Several variants of the double pendulum may be considered; the two limbs may be of equal or unequal lengths and masses, they may be simple pendulums or compound pendulums (also called complex pendulums) and the motion may be in three dimensions or restricted to the vertical plane. In the following analysis, the limbs are taken to be identical compound pendulums of length l and mass m, and the motion is restricted to two dimensions.

In a compound pendulum, the mass is distributed along its length. If the mass is evenly distributed, then the center of mass of each limb is at its midpoint, and the limb has a moment of inertia of I = 1/12ml2 about that point.

It is convenient to use the angles between each limb and the vertical as the generalized coordinates defining the configuration of the system. These angles are denoted θ1 and θ2. The position of the center of mass of each rod may be written in terms of these two coordinates. If the origin of the Cartesian coordinate system is taken to be at the point of suspension of the first pendulum, then the center of mass of this pendulum is at:

{\displaystyle {\begin{aligned}x_{1}&={\frac {l}{2}}\sin \theta _{1}\\y_{1}&=-{\frac {l}{2}}\cos \theta _{1}\end{aligned}}}

and the center of mass of the second pendulum is at

{\displaystyle {\begin{aligned}x_{2}&=l\left(\sin \theta _{1}+{\tfrac {1}{2}}\sin \theta _{2}\right)\\y_{2}&=-l\left(\cos \theta _{1}+{\tfrac {1}{2}}\cos \theta _{2}\right)\end{aligned}}}

This is enough information to write out the Lagrangian.

### Lagrangian

The Lagrangian is

{\displaystyle {\begin{aligned}L&={\text{kinetic energy}}-{\text{potential energy}}\\&={\tfrac {1}{2}}m\left(v_{1}^{2}+v_{2}^{2}\right)+{\tfrac {1}{2}}I\left({{\dot {\theta }}_{1}}^{2}+{{\dot {\theta }}_{2}}^{2}\right)-mg\left(y_{1}+y_{2}\right)\\&={\tfrac {1}{2}}m\left({{\dot {x}}_{1}}^{2}+{{\dot {y}}_{1}}^{2}+{{\dot {x}}_{2}}^{2}+{{\dot {y}}_{2}}^{2}\right)+{\tfrac {1}{2}}I\left({{\dot {\theta }}_{1}}^{2}+{{\dot {\theta }}_{2}}^{2}\right)-mg\left(y_{1}+y_{2}\right)\end{aligned}}}

The first term is the linear kinetic energy of the center of mass of the bodies and the second term is the rotational kinetic energy around the center of mass of each rod. The last term is the potential energy of the bodies in a uniform gravitational field. The dot-notation indicates the time derivative of the variable in question.

Substituting the coordinates above and rearranging the equation gives

${\displaystyle L={\tfrac {1}{6}}ml^{2}\left({{\dot {\theta }}_{2}}^{2}+4{{\dot {\theta }}_{1}}^{2}+3{{\dot {\theta }}_{1}}{{\dot {\theta }}_{2}}\cos(\theta _{1}-\theta _{2})\right)+{\tfrac {1}{2}}mgl\left(3\cos \theta _{1}+\cos \theta _{2}\right).}$

There is only one conserved quantity (the energy), and no conserved momenta. The two momenta may be written as

{\displaystyle {\begin{aligned}p_{\theta _{1}}&={\frac {\partial L}{\partial {{\dot {\theta }}_{1}}}}={\tfrac {1}{6}}ml^{2}\left(8{{\dot {\theta }}_{1}}+3{{\dot {\theta }}_{2}}\cos(\theta _{1}-\theta _{2})\right)\\p_{\theta _{2}}&={\frac {\partial L}{\partial {{\dot {\theta }}_{2}}}}={\tfrac {1}{6}}ml^{2}\left(2{{\dot {\theta }}_{2}}+3{{\dot {\theta }}_{1}}\cos(\theta _{1}-\theta _{2})\right).\end{aligned}}}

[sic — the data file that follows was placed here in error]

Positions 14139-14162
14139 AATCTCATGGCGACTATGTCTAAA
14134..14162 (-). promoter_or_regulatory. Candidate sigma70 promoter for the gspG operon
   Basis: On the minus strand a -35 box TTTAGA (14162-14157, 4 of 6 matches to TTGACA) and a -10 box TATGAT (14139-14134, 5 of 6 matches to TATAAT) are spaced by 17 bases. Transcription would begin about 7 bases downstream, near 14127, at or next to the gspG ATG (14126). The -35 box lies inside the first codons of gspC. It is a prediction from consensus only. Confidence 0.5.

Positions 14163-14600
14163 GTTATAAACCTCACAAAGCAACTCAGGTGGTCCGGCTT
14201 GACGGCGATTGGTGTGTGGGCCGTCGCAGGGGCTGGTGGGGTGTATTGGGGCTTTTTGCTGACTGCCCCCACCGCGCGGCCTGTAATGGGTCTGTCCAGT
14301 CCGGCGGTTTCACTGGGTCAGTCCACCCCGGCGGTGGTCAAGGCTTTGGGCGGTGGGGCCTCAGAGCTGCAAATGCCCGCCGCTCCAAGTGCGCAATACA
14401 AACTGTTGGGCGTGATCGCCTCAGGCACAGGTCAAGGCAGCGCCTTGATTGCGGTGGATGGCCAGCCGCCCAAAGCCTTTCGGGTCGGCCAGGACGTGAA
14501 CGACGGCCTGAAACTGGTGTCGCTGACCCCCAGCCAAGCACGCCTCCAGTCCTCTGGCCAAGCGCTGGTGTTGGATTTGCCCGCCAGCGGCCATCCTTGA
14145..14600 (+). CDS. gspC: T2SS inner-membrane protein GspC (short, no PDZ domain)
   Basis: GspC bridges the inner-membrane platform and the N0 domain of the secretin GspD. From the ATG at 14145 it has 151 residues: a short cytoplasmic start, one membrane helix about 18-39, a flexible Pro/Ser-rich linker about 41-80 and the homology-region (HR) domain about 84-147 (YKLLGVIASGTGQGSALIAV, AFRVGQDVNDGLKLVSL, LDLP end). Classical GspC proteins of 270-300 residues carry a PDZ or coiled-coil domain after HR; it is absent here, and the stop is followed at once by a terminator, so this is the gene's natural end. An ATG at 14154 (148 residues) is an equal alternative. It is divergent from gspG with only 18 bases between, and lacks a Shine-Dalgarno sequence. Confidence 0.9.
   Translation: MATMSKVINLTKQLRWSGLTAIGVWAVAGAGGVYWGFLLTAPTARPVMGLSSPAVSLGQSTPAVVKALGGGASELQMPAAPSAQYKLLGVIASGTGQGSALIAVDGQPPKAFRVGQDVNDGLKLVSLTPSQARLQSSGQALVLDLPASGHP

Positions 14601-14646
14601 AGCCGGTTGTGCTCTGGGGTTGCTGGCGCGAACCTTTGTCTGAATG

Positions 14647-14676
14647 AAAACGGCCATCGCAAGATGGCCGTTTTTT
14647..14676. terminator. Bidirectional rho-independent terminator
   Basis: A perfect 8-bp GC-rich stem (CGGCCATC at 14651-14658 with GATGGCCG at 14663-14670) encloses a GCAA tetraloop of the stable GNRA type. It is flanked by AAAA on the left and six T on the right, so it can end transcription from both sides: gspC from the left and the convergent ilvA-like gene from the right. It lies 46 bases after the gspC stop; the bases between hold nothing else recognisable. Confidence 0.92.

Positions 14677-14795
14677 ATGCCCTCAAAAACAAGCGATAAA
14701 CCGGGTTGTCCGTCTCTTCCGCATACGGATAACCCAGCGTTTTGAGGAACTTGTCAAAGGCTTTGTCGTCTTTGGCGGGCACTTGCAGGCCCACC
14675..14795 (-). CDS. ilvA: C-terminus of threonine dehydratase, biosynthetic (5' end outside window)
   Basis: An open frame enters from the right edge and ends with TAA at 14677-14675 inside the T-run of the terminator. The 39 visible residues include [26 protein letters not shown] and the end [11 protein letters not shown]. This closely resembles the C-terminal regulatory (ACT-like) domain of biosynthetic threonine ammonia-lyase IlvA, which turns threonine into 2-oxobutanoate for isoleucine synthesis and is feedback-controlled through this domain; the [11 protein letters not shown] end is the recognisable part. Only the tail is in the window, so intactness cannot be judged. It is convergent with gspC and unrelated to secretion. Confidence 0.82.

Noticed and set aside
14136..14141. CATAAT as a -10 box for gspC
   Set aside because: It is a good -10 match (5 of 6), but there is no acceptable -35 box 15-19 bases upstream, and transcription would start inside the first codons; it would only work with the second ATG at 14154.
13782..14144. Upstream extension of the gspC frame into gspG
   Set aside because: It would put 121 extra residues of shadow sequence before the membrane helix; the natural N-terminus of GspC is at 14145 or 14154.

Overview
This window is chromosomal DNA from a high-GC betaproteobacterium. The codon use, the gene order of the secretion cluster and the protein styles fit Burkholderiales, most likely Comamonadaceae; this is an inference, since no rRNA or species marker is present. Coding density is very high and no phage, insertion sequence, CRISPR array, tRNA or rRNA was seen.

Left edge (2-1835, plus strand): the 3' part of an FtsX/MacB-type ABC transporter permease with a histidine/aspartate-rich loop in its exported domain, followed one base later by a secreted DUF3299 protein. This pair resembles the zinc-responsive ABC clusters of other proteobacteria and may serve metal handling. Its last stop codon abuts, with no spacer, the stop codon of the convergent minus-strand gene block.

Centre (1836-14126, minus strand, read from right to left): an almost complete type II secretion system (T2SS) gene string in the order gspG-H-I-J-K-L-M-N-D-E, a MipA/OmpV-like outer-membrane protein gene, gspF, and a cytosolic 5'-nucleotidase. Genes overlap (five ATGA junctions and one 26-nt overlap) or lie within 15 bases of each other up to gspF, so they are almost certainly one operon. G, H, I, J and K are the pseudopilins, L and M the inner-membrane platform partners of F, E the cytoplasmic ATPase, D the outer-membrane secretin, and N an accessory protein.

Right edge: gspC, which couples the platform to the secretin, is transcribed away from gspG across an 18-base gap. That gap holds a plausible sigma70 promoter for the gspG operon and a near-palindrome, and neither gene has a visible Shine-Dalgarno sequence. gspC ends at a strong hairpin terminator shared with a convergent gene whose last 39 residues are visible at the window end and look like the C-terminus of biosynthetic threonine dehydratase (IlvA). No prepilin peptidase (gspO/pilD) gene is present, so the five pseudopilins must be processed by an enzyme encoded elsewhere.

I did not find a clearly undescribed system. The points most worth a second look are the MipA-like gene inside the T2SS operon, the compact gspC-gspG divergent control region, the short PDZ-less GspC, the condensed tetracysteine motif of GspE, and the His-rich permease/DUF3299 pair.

These expressions may be inverted to get

{\displaystyle {\begin{aligned}{{\dot {\theta }}_{1}}&={\frac {6}{ml^{2}}}{\frac {2p_{\theta _{1}}-3\cos(\theta _{1}-\theta _{2})p_{\theta _{2}}}{16-9\cos ^{2}(\theta _{1}-\theta _{2})}}\\{{\dot {\theta }}_{2}}&={\frac {6}{ml^{2}}}{\frac {8p_{\theta _{2}}-3\cos(\theta _{1}-\theta _{2})p_{\theta _{1}}}{16-9\cos ^{2}(\theta _{1}-\theta _{2})}}.\end{aligned}}}

The remaining equations of motion are written as

{\displaystyle {\begin{aligned}{{\dot {p}}_{\theta _{1}}}&={\frac {\partial L}{\partial \theta _{1}}}=-{\tfrac {1}{2}}ml^{2}\left({{\dot {\theta }}_{1}}{{\dot {\theta }}_{2}}\sin(\theta _{1}-\theta _{2})+3{\frac {g}{l}}\sin \theta _{1}\right)\\{{\dot {p}}_{\theta _{2}}}&={\frac {\partial L}{\partial \theta _{2}}}=-{\tfrac {1}{2}}ml^{2}\left(-{{\dot {\theta }}_{1}}{{\dot {\theta }}_{2}}\sin(\theta _{1}-\theta _{2})+{\frac {g}{l}}\sin \theta _{2}\right).\end{aligned}}}

These last four equations are explicit formulas for the time evolution of the system given its current state. It is not possible to go further and integrate these equations analytically, to get formulas for θ1 and θ2 as functions of time. It is, however, possible to perform this integration numerically using the Runge Kutta method or similar techniques.

## Chaotic motion

The double pendulum undergoes chaotic motion, and shows a sensitive dependence on initial conditions. The image to the right shows the amount of elapsed time before the pendulum flips over, as a function of initial position when released at rest. Here, the initial value of θ1 ranges along the x-direction from −3 to 3. The initial value θ2 ranges along the y-direction, from −3 to 3. The colour of each pixel indicates whether either pendulum flips within:

• 10lg (green)
• 100lg (red)
• 1000lg (purple) or
• 10000lg (blue).

Initial conditions that do not lead to a flip within 10000lg are plotted white.

The boundary of the central white region is defined in part by energy conservation with the following curve:

${\displaystyle 3\cos \theta _{1}+\cos \theta _{2}=2.}$

Within the region defined by this curve, that is if

${\displaystyle 3\cos \theta _{1}+\cos \theta _{2}>2,}$

then it is energetically impossible for either pendulum to flip. Outside this region, the pendulum can flip, but it is a complex question to determine when it will flip. Similar behavior is observed for a double pendulum composed of two point masses rather than two rods with distributed mass.[5]

The lack of a natural excitation frequency has led to the use of double pendulum systems in seismic resistance designs in buildings, where the building itself is the primary inverted pendulum, and a secondary mass is connected to complete the double pendulum.